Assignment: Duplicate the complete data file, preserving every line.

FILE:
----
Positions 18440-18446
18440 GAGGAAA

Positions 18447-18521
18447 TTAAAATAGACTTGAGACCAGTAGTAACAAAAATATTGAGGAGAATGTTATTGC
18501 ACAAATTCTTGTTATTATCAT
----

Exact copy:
Positions 18440-18446
18440 GAGGAAA

Positions 18447-18521
18447 TTAAAATAGACTTGAGACCAGTAGTAACAAAAATATTGAGGAGAATGTTATTGC
18501 ACAAATTCTTGTTATTATCAT